scorecardMumbai breathes its cleanest air ever for the second time this monsoon
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Mumbai breathes its cleanest air ever for the second time this monsoon

Mumbai breathes its cleanest air ever for the second time this monsoon
SustainabilitySustainability2 min read
  • Mumbai's air quality index (AQI) reached its most pristine best of 10, owing to the exceptional monsoon pattern.
  • Every four to five days, a wind reversal in Mumbai sweeps away all the pollutants and brings clean air.
  • One of the most significant health risks in the world, according to the World Health Organization, is air pollution.
Mumbai is a coastal city, and weather factors significantly impact the air quality index (AQI) regardless of human-caused emissions. The city's air quality is affected by temperature, wind speed changes and pollution.
The development of a low-pressure system near the coast of Maharashtra, the subsequent increase in the sea breeze, thundershowers, and a unique monsoon pattern have significantly reduced the city's pollution levels yesterday.
On Tuesday, Mumbai's air quality index (AQI) reached its cleanest best of 10 owing to the exceptional monsoon pattern, for the second time, even after heavy traffic due to disputing rainfall.
July 1 was the last time the city's air was this clear. A higher AQI value denotes more significant air pollution and health risks. In comparison, a lower AQI value indicate)s cleaner air, as per the System of Air Quality and Weather Forecasting And Research (SAFAR).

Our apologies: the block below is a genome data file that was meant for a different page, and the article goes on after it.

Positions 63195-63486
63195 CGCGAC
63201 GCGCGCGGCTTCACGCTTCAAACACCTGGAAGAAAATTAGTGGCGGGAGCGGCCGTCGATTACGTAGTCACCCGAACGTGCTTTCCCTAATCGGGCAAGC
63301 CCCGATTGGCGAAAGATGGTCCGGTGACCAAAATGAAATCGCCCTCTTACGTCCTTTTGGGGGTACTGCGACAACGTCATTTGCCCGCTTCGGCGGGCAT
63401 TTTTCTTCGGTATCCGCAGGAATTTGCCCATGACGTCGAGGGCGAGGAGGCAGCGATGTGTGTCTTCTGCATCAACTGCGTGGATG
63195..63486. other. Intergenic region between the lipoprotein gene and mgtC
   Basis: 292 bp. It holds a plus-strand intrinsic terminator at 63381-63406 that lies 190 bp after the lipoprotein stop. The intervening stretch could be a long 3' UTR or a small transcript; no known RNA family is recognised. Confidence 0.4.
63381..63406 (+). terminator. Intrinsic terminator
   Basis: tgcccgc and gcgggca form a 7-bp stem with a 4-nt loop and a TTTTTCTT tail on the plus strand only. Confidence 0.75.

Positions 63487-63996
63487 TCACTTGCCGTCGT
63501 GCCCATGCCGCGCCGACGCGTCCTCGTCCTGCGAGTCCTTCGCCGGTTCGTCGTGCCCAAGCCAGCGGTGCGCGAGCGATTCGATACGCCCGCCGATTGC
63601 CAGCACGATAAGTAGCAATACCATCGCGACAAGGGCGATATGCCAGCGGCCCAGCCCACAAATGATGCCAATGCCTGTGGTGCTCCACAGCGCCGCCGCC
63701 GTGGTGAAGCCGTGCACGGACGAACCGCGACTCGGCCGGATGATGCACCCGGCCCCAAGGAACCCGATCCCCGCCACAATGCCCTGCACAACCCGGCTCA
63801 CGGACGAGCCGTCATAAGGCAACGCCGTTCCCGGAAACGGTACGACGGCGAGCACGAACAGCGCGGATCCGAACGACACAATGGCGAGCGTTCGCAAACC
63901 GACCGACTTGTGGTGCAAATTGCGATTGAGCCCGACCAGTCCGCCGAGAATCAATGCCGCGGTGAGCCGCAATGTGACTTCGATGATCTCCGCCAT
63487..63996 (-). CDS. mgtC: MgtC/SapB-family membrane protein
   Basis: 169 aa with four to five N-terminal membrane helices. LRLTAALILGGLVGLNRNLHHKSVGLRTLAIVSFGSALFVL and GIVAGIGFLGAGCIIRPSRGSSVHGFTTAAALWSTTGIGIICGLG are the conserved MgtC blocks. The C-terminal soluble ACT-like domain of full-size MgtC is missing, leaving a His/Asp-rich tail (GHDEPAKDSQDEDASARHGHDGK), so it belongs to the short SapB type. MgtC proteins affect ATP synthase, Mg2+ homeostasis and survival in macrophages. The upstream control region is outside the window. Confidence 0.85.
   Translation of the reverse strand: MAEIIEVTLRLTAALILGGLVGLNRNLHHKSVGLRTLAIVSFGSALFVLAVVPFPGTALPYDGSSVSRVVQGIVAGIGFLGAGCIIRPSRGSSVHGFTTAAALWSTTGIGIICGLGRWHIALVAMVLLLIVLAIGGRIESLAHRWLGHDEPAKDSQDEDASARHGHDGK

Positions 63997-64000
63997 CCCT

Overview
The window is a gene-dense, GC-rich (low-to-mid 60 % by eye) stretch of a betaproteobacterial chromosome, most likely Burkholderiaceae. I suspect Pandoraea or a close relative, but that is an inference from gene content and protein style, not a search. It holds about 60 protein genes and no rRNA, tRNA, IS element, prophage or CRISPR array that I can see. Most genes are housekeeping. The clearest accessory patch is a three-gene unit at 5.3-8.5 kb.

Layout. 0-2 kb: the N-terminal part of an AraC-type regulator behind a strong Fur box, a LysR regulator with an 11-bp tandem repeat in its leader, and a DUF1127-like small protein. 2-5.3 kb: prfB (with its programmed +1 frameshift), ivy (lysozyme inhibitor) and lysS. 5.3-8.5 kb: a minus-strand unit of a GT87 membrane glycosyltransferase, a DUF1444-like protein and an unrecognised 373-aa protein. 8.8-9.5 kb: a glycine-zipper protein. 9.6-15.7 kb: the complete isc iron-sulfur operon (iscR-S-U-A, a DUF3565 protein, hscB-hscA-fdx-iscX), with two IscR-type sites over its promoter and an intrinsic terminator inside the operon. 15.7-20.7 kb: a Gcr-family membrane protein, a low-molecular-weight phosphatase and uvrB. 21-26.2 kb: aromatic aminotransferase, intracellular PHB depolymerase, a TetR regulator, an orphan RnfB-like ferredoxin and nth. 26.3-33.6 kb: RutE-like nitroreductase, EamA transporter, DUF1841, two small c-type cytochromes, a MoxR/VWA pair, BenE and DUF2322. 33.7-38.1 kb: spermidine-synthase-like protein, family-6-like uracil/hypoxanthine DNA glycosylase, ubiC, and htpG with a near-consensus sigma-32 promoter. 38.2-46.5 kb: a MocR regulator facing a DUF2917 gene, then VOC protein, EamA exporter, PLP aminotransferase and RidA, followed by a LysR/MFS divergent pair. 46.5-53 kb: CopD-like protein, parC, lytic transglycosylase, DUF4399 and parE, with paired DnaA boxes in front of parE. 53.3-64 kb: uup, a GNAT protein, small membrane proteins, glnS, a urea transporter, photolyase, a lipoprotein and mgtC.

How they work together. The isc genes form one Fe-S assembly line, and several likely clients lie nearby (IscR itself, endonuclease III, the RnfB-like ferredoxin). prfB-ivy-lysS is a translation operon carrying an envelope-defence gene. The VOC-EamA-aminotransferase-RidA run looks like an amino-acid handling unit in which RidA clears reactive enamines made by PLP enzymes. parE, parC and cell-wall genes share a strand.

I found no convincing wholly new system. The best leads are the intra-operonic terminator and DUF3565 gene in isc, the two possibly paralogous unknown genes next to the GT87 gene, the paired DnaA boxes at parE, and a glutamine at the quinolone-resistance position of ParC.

Gufran Beig, project director for SAFAR, explained that while the pollutants are being washed away by rain, they are being carried far from the city by strong winds.
"However, we must realize that clean air is nature's gift and not an achievement to be proud of. We can have it throughout the year, not just during the monsoon season, if we continue to work towards resolving the environmental crisis and find appropriate solutions," he said.
How does Mumbai have cleaner air even after heavy traffic and air pollution?
Strong sea breezes frequently purge the polluted air from Mumbai, as the winds cause pollution to build up. Pollution is suspended when the winds are light, and people breathe it in. Any location needs wind to propel locally produced pollutants.
Once every four to five days, a wind reversal in Mumbai sweeps away all the pollutants. It replaces them with clean air when the winds are blowing from the seaside toward the land, and the monsoon washes away the contaminants from the city, harbouring fresh air into the city.



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